"My best friend then - Mojisola Awotibe, who is married now - encouraged me to buy forms for Project Fame when the forms came out. She stood with me on the line in Ibadan - yes, I auditioned in Ibadan because I thought it would be easier. Initially, I went to Abuja, but I felt competition was too stiff.

"So, I told my dad and he gave me his driver - we went to Ibadan. I mean, I could have gotten in through Abuja, but Ibadan was easier - you have to be smart. I was almost 100% sure that I was gonna get in through Ibadan except God nor want make e happen, but I did."

On his experience on Project Fame, Chike says it was more a learning curve than a real experience. He says that he learned how to not "over-twist" songs, how to express himself and more.

When Chike was done with Project Fame, he had no intention of going back in for another reality show. But then, he was confronted with making a calculated decision. He says, "I saw The Voice as a bigger platform and if we're genuinely speaking, it is. I just felt everything was going to be far more amplified and it was.

"When I was there, I believed in what I was doing because I already know what I was doing (than Project Fame). Even though I might have been doing it wrong, I just had to sell it to look right."

While his journey seemed ordained, Chike didn't start believing in providence until recently. "Things are meant to happen and they happen. I would not be overcritical of anybody who has not been able to find their way, I'm still looking for mine, but what I can say is that it starts from the mind. You need to believe that in spite of the difficulty, it can get done," Chike says.

He says that it took him a while to start believing and it took positive people around him to also believe. In the end, Chike believes that people have different journeys.

After Chike left The Voice, he was automatically signed to Universal Music Nigeria. However, in November 2017, he left Universal Music Nigeria by mutual agreement to terminate the deal after terms were breached. Nonetheless, Chike has no regrets nor does he blame the label - he claims that spell was another learning curve for him.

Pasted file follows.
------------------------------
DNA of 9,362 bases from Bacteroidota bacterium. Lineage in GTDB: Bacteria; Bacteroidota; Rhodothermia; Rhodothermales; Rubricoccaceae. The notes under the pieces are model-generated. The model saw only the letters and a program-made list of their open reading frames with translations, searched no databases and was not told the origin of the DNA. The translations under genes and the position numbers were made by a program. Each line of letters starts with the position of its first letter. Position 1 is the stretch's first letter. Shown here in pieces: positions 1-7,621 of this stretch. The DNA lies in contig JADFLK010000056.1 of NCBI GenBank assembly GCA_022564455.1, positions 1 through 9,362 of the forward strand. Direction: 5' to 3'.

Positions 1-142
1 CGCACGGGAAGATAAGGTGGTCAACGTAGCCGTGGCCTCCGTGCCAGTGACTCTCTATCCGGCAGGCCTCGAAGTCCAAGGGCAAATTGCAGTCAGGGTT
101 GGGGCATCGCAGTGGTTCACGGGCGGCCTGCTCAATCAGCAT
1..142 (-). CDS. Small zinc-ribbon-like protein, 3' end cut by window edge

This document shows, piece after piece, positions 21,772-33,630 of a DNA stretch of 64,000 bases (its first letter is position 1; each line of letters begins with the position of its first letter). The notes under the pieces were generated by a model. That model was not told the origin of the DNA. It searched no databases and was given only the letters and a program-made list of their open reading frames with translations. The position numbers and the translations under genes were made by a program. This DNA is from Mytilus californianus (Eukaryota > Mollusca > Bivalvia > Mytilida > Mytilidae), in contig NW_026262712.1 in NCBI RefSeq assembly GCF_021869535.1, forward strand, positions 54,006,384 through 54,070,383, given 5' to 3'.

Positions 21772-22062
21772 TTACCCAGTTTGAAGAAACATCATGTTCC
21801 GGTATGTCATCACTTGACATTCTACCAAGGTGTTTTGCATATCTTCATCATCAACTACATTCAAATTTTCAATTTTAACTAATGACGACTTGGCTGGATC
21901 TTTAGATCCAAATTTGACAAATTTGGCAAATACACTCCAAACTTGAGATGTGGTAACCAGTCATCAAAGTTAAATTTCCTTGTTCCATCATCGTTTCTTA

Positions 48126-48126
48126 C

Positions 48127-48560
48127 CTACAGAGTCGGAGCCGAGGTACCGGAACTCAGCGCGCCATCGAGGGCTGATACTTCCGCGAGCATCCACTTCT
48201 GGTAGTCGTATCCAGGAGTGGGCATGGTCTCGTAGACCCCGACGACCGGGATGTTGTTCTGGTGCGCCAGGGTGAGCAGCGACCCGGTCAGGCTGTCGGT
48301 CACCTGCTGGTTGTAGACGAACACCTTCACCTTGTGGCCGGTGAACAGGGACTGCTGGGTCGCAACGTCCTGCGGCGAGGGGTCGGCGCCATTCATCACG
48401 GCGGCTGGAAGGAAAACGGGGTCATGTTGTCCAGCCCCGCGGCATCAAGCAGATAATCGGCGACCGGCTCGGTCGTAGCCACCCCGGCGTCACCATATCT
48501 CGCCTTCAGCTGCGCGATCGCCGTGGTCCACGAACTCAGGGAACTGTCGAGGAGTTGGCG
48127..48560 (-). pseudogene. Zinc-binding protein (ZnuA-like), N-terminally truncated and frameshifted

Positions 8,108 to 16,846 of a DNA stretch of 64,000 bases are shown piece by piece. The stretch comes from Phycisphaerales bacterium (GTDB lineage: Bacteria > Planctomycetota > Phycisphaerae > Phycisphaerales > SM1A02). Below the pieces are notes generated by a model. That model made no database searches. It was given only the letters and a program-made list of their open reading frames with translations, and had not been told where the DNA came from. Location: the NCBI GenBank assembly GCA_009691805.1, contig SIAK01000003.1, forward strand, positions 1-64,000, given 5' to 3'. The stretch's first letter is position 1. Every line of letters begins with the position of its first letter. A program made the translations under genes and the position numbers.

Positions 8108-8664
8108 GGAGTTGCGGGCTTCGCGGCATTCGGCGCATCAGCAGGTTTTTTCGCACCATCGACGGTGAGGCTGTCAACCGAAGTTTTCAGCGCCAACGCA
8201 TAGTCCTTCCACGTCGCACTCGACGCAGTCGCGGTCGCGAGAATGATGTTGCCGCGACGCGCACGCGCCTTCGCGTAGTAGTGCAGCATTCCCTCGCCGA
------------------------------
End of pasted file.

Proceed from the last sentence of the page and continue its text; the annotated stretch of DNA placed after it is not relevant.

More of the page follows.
He says, "The plans I had for myself was different to the plans they had. So we were able to come to an agreement that it wasn't going to work. Nonetheless, in the future when our vision aligns, we could always work something out.'

After Chike left Universal, he started putting out singles and started getting attention. But then, he felt like he needed to stand out from a saturated crowd that was doing the same thing. He felt and knew that people needed to experience his work - considering his sound. When he considered the funds he required to push a single, Chike decided to put out an album.

"Shout-out to Ric (Hassani)... I see my back end and what happens when people listen to my music and I watched the market and I saw the response. In first quarter of 2019, I decided to put out an album. At the time, I already had songs, but I was trying to pick out a single," he says.

The oldest song that made Boo of The Booless is 'Beautiful People' - the album opener. But then, the album has 14 songs that Chike and his team felt cohesive enough to form an album. Chike has more than 20 other songs that were considered, but were ultimately dropped - maybe, some of them will eventually see the light of day.

"I had over 30 tracks to choose from. I wanted to go for a 17-19-track album, but then strategy and my team refused that. So, I decided to go for 14 - 19 might have been too risky," the vocalist says.